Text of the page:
Epidural Injections as Pain Relief

November 12, 2012

Epidural Injections as Pain Relief

Epidural injections are recognized as a fundamental part of the non-surgical pain management in dealing with the pain from a lumbar spine disorder.

To treat radicular pain which is described by patients as a shooting, radiating pain which starts at the lower back and travels to the leg, epidural steroid injections may provide relief. This severe pain develops as a result of inflammation of a nerve or a lesion in the root of the spine.

The physical result of this can include the pain as described above, weakness in the muscles, deep tendon reflexes are reduced and dermatol hypesthesia.

An epidural injection, in comparison to oral steroids, allows the medication to be targeted to the affected area of the roots of the nerves. By carrying out this procedure unwanted side effects from the oral steroids are reduced. Studies have shown that epidural steroid injections are effective in treating severe inflammation in the root of the nerve.

The first report of an epidural injection being performed was in 1901. Cocaine was used in the injection in the treatment of sciatica and lumbago. From historical reports it appears epidurals were used with local anesthetic and large amounts of standard saline between the 1920s and 1940s. The first record of an epidural injection using corticosteroids in the epidural space in pain management for the lumbar area was in 1952.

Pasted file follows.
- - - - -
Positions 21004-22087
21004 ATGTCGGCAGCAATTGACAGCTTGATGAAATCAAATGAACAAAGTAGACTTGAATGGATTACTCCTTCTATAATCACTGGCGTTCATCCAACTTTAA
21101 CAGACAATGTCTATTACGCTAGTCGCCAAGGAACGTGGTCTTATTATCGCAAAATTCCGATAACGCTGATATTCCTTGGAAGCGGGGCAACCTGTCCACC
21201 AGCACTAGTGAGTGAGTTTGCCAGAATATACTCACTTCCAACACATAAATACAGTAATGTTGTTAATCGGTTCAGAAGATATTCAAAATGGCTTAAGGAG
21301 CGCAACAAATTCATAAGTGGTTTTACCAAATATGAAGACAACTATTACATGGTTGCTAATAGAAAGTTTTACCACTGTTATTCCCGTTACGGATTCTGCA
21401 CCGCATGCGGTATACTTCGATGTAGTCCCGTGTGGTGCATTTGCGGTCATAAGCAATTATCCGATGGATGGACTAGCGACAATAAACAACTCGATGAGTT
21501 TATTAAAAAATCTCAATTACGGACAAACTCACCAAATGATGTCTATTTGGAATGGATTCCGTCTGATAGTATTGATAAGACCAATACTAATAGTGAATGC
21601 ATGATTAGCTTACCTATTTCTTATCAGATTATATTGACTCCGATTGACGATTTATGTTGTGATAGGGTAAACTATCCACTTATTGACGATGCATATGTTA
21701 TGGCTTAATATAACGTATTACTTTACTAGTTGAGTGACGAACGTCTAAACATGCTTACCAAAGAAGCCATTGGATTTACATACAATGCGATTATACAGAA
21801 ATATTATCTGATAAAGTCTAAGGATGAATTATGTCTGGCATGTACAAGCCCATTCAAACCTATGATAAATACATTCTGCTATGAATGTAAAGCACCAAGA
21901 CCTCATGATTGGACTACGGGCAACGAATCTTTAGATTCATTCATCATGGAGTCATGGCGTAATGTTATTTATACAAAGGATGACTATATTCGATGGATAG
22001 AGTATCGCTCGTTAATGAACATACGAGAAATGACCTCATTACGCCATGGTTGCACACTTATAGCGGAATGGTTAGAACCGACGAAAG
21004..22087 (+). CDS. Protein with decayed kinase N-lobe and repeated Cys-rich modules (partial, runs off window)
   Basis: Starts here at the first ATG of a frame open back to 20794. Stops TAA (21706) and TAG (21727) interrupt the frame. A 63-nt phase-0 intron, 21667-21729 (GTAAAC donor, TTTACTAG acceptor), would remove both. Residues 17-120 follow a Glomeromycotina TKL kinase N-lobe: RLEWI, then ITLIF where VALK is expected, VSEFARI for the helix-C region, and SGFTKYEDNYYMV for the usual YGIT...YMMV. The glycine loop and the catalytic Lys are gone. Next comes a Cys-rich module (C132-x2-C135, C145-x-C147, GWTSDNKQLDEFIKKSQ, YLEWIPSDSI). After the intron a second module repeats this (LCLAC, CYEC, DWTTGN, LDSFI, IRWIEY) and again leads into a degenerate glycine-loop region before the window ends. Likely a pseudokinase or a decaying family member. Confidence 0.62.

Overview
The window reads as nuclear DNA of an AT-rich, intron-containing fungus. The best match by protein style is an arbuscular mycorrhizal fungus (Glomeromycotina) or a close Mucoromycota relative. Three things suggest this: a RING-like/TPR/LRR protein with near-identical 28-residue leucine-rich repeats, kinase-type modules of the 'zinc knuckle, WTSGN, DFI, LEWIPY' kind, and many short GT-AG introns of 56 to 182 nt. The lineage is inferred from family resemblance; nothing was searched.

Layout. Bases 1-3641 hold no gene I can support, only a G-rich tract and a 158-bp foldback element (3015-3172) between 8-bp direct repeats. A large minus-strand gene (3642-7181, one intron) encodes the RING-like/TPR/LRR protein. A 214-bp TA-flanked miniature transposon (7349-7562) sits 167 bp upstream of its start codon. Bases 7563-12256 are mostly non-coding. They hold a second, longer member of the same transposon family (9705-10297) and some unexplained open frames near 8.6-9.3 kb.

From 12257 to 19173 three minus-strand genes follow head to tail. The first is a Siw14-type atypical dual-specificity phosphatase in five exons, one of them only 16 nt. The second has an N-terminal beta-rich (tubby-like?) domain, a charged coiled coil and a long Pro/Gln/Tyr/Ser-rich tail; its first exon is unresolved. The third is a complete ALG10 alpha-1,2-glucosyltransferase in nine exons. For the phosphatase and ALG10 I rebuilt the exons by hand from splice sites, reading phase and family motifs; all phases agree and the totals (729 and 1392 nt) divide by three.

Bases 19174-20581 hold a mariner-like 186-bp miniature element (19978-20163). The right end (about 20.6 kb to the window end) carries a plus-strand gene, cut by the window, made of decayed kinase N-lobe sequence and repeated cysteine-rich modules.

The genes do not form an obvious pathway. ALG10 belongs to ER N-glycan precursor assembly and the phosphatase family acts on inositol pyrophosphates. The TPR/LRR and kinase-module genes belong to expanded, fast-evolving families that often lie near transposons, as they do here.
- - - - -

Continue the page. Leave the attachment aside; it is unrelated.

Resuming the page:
Therapeutic and diagnostic benefits are gained using epidural steroid injections. From a diagnostic point of view the epidural injections aid in the identification of the space at the epidural as a possible generator of pain through pain relief after a local anesthetic injection to the site. If a patient is in receipt of frequent pain relief over a number of weeks it may indicate there was inflammation at the site which has been reduced. This may mean the damaged nerve roots were protected from the inflammation effects. Suffering from constant inflammation may lead to Wallerian degeneration and fibrotic alterations to neural tissues.

To achieve the best out of epidural injections reports state they should be combined with a spinal rehabilitation program which has been specially designed for the patient. For most patients who suffer this severe pain, epidural injections may be seen as an effective treatment option. This would only be considered after all the other treatments have been tried but with no success in relieving the symptoms. Other treatments include therapeutic exercise, manual and physical therapy and medication.

Some patients may not have to go through earlier treatments before receiving the epidural injections. This will be dependent on their current medical condition and what side effects may be experienced with other orally taken anelgesics. Also patients who are suffering extreme pain which reduces their ability to carry out the therapies above may be considered.

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